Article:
JOPLIN, MO. – Much has changed here since the St. Louis Rams last visited. Where fields of devastation once stood filled with debris, new houses, new churches and new businesses have emerged.
It’s been almost a year since the Rams staff traveled to Joplin to aid in the cleanup and relief efforts taking place in the wake of the destructive EF-5 tornado that ripped apart a six-mile stretch of this town on May 22 of last year.
The Rams staff, joined by a group of 35 rookies and members of the cheerleading squad, returned to Joplin on Thursday afternoon but for much different reasons. While last year was about helping a grieving city in need, this year’s trip was about a renewal of hope and all of the good that comes with it.
In total more than 100 Rams staff, players and cheerleaders hopped on buses at 5 a.m. Thursday for the five-plus hour ride to Joplin to take part in the Governor’s Joplin Challenge, which asks every professional sports organization in the state to team with the Joplin chapter of Habitat for Humanity to help rebuild homes in the city.
Kevin Demoff, the Rams executive vice president of football operations and chief operating officer, was taken aback by the differences in the Joplin that he and the staff saw last July and what they saw Thursday.
“I think the most amazing thing is to drive the streets and see so many people came and cleaned Joplin to make sure you could start the rebuilding process, the healing process,” Demoff said. “To see finished houses where a year ago when we drove through and there was just destruction and silence on our bus and now people pointing to where we were a year ago and think ‘Hey, I remember being over here and look, there’s a new house.’ You can see the progress.”
The progress began soon after the tornado struck last year. The mile-wide tornado ripped through a stretch of about six miles in the heart of the city and left nothing but the wreckage of more than 7,700 households.
AmeriCorps was on the ground with a group of volunteers soon after and teamed with local churches and other non-profits to help the cleanup efforts. Those efforts continued well into the latter half of the year.
Because of the debris and wreckage, there was no opportunity to begin building right away. In fact, the city didn’t even issue building permits until much of the debris had been cleaned up. That came nearly three months after the tornado first hit.
With most of the cleanup complete, the work that had been focused almost solely on removing what was left of homes and businesses turned to rebuilding them.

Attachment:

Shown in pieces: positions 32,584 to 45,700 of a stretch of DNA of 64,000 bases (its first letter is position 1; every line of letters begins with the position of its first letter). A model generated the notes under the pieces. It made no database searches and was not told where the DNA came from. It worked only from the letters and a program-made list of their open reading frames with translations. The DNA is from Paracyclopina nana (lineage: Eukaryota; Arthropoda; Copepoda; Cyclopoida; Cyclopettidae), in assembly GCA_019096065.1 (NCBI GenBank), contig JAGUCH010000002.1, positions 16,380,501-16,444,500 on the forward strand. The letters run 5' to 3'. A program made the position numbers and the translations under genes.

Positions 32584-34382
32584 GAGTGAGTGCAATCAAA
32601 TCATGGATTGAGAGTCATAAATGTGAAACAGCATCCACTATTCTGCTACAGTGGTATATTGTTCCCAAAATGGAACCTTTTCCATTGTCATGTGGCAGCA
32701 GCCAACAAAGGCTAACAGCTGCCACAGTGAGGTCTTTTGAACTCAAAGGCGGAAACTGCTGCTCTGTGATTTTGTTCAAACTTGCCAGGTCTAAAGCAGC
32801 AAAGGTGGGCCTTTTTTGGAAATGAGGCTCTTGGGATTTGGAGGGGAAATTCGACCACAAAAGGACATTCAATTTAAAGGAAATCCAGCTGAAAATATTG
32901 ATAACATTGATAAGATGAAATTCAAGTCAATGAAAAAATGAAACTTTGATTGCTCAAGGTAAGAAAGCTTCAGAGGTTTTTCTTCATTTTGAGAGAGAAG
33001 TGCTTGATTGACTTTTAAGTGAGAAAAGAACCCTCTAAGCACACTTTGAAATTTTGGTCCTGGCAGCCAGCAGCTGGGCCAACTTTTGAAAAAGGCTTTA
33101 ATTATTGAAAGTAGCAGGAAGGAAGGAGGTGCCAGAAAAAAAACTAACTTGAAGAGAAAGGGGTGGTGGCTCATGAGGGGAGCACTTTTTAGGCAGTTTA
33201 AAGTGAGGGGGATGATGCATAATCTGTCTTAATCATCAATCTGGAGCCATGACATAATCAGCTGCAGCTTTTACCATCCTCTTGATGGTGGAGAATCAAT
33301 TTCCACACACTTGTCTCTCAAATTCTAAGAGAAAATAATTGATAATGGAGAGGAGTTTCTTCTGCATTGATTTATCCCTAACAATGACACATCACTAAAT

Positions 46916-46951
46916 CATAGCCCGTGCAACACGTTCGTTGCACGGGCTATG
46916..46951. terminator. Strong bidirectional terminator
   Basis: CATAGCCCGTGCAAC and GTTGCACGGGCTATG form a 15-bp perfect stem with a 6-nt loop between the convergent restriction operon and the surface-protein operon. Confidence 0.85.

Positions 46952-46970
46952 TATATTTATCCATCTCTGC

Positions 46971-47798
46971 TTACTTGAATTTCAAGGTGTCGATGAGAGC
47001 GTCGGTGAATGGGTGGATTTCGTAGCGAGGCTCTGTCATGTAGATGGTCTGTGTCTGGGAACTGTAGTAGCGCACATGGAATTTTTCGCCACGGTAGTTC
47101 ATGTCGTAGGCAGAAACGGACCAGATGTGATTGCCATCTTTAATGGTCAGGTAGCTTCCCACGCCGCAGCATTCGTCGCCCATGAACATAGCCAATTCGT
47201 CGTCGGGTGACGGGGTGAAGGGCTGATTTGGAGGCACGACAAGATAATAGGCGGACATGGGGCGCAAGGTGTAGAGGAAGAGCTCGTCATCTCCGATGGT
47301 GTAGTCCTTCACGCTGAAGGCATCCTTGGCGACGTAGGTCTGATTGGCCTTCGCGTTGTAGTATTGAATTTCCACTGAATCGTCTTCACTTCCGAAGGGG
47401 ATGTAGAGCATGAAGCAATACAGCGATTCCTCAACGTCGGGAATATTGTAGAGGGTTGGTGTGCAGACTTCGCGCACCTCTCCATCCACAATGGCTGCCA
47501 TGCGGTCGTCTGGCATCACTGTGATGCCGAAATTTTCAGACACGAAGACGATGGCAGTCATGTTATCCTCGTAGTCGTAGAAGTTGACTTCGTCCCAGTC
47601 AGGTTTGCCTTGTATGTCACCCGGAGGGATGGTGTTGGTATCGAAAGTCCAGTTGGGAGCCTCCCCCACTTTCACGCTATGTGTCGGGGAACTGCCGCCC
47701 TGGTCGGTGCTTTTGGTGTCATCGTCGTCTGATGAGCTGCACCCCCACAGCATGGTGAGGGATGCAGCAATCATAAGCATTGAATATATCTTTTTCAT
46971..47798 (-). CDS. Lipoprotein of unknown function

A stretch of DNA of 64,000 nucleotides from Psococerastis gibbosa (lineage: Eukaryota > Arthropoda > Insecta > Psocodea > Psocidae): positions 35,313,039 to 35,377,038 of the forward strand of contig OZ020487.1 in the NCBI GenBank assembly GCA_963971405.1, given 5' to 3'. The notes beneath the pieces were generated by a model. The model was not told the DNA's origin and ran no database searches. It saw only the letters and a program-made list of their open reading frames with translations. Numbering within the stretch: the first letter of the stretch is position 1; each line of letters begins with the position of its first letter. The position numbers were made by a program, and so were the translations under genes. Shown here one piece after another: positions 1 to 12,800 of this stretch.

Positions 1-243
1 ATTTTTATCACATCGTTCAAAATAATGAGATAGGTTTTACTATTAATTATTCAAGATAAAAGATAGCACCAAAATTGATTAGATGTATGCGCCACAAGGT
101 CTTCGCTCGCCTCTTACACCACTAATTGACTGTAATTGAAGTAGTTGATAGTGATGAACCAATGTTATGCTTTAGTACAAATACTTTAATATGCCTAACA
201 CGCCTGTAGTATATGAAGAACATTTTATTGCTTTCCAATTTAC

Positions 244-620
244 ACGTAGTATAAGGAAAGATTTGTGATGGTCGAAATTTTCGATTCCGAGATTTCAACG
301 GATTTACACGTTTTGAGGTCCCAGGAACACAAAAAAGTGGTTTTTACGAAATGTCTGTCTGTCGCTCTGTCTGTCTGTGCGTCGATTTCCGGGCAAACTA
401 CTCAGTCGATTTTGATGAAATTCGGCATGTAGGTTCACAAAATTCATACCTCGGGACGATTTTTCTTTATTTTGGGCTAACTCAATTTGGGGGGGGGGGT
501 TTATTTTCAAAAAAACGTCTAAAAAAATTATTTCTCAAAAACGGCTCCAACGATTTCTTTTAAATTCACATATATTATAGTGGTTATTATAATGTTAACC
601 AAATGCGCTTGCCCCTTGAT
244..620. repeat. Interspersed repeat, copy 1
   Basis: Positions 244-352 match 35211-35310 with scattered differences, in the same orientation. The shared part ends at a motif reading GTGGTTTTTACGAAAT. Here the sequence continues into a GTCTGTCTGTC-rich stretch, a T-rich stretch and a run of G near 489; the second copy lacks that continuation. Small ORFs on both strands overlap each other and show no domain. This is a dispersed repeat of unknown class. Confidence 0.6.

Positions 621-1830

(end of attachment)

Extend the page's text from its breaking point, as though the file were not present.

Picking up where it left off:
Enter the Joplin Chapter of Habitat for Humanity along with Burkhart Construction of Joplin and volunteers from Missouri State Southern University.
Scott Clayton, the Executive Director of Joplin Area Habitat for Humanity, said it took a little while for things to come together so the rebuilding could begin.
“I think the first few months after the tornado, everybody’s head was kind of spinning, everybody was trying to figure out what are we going to do and how are we going to do it?” Clayton said. “The churches were huge at coming together and so many non-profit organizations that specialize in disaster relief came and AmeriCorps was huge and a lot of it was debris clean up and a little bit of recovery in there because life changed here for everyone after the tornado. But now, we just had the one-year anniversary and I was thinking everyone was glad about May 22 because that just means we get back to building homes. We’ll never change as far as remembering what happened but all we want is to work hard and have this town back and better than ever.”
For their part, Habitat for Humanity began constructing homes right away after receiving the building permits from the city. In a normal year, Clayton said his group builds three to five homes in the Joplin area but he recognized quickly that their efforts were going to be needed for a long time and for many more homes in rebuilding Joplin neighborhoods.
In the time since Habitat for Humanity was allowed to begin new construction, it has built 14 new homes and is on the verge of completion of 17 more.
When Missouri Governor Jay Nixon announced on Feb. 4 that he was “challenging” seven major sports entities in the state to come together to help build 35 homes in Joplin, the Rams quickly responded to his call.
“We came to Joplin last year to assist with the cleanup effort and the devastation was so incredible that we knew it was going to be a long-term effort to rebuild this community,” Molly Higgins, the Rams vice president of corporate communications and civic affairs, said. “We also knew we wanted to be part of that rebuilding process so when Governor Nixon issued the challenge, our response was immediate.”
Joining the Rams in accepting the Governor’s challenge are the Chiefs, the Blues, the Cardinals, Mizzou, the Royals and the Kansas Speedway (NASCAR).